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Grant to provide better internet, new technology

A new round of grants from the federal government is designed for projects that improve internet connectivity and technology for tribes. (iStock)

The Seminole Tribe has been awarded a $500,000 federal grant to assist with an ongoing goal to expand high-speed internet access and improve technology across the reservations. The multiyear initiative is being led by the tribe’s Information Technology Department.

The tribe was one of 10 tribes that benefitted from the Department of Commerce’s latest round of $5 million in grants (announced in May) as part of the National Telecommunications and Information Administration’s tribal broadband connectivity program. The grant round is included in nearly $2 billion that has been awarded to 157 tribes through the Bipartisan Infrastructure Law so far.

Laurie Gagner, the tribe’s IT director, said the $500,000 awarded to the tribe will first provide equipment and training for the Education Department.

“While this particular grant will primarily help the Education Department, it will also provide training services and equipment for the seniors and community at large,” she said. “The schools have a more immediate need to get set up for the new school year, so there is an urgency there, however this grant was awarded to benefit the whole tribe.”

Thommy Doud, the tribalwide preschool director, was involved in the grant application process to acquire classroom smart boards, computers and training. A smart board is an interactive tool for teachers and students that allows users to edit and annotate directly on a screen using a stylus or a finger.

“Participation in this grant will afford the Seminole Tribe of Florida an opportunity to link tradition and culture with technology as we continue our mission to provide our youngest tribal students with the knowledge and tools needed to achieve their life goals,” Doud said in an email to the Tribune.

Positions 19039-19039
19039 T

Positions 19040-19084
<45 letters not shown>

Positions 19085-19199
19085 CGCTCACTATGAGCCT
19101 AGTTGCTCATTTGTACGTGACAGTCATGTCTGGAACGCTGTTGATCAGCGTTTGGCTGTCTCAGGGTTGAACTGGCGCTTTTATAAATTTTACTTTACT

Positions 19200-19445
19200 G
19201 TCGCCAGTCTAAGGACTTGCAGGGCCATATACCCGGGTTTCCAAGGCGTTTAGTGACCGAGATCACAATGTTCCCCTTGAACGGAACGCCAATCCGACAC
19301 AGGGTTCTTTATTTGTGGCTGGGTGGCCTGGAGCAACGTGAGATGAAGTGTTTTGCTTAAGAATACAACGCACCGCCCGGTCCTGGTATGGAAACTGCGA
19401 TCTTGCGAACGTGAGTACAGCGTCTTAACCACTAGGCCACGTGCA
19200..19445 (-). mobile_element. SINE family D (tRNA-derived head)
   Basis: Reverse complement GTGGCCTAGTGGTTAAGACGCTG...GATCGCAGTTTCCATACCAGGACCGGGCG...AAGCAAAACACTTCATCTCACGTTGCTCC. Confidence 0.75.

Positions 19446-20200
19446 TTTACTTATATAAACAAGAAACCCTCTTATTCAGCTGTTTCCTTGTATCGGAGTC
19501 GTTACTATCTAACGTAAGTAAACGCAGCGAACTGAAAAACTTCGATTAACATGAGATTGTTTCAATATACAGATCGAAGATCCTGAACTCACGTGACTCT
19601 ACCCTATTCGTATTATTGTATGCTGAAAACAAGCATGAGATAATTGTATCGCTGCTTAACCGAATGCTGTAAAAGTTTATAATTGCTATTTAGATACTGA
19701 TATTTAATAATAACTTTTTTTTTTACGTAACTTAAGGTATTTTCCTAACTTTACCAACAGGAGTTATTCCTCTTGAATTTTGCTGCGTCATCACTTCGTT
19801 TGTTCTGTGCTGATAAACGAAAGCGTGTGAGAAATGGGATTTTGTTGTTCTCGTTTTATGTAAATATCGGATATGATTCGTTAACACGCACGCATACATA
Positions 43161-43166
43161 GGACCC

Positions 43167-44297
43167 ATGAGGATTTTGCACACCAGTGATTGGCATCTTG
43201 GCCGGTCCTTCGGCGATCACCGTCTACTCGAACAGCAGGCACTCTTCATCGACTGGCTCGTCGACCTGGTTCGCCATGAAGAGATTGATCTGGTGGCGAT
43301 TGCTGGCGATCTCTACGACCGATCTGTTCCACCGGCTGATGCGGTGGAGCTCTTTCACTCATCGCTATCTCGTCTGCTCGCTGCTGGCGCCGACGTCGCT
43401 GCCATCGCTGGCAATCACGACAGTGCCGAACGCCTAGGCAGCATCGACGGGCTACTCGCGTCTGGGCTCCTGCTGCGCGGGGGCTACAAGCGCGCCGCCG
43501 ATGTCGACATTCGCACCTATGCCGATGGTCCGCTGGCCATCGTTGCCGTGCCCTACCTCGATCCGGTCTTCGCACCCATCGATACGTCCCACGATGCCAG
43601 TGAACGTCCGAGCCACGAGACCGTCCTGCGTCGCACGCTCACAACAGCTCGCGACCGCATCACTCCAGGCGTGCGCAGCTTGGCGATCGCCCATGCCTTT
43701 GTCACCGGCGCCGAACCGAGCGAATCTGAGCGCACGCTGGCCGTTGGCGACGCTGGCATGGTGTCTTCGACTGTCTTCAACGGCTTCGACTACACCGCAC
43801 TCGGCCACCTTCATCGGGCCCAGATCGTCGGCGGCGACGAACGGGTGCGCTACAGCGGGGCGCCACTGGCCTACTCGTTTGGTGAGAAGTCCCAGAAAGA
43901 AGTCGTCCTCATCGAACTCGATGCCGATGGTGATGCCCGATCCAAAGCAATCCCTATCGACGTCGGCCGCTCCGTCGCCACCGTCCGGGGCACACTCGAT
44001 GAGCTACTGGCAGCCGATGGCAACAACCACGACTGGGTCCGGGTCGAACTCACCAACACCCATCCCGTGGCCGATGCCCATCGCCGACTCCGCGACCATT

Meanwhile, Gagner said the tribe has also applied for two other major grants to help pay for monopole towers, which are designed to improve cellular and wireless connectivity across the reservations.

“The tribe is in the first phase of building tribally owned monopole towers,” Gagner said. “Construction is planned to begin this year, and then work will follow to install an intra-reservation high-speed fiber network that will provide connectivity to tribal buildings and member homes.”

The tribal broadband connectivity program is a nearly $3 billion grant program that is part of the Biden administration’s “Internet for All Initiative,” through the Bipartisan Infrastructure Law ($2 billion) and the Consolidated Appropriations Act of 2021 ($980 million). The Bipartisan Infrastructure Law designates $65 billion in funding for connectivity projects across the country.

“There is a lot of federal funding available for these types of projects, so we are trying for them all, as every bit helps,” Gagner said. “The Tribal Council has been very supportive of [these projects] and we are all looking forward to better services on the reservations.”

Damon Scott
Damon is a multimedia journalist for the Seminole Tribune. He has previously been an editor and reporter for digital and print media in Florida and his home state of New Mexico. Send him an email at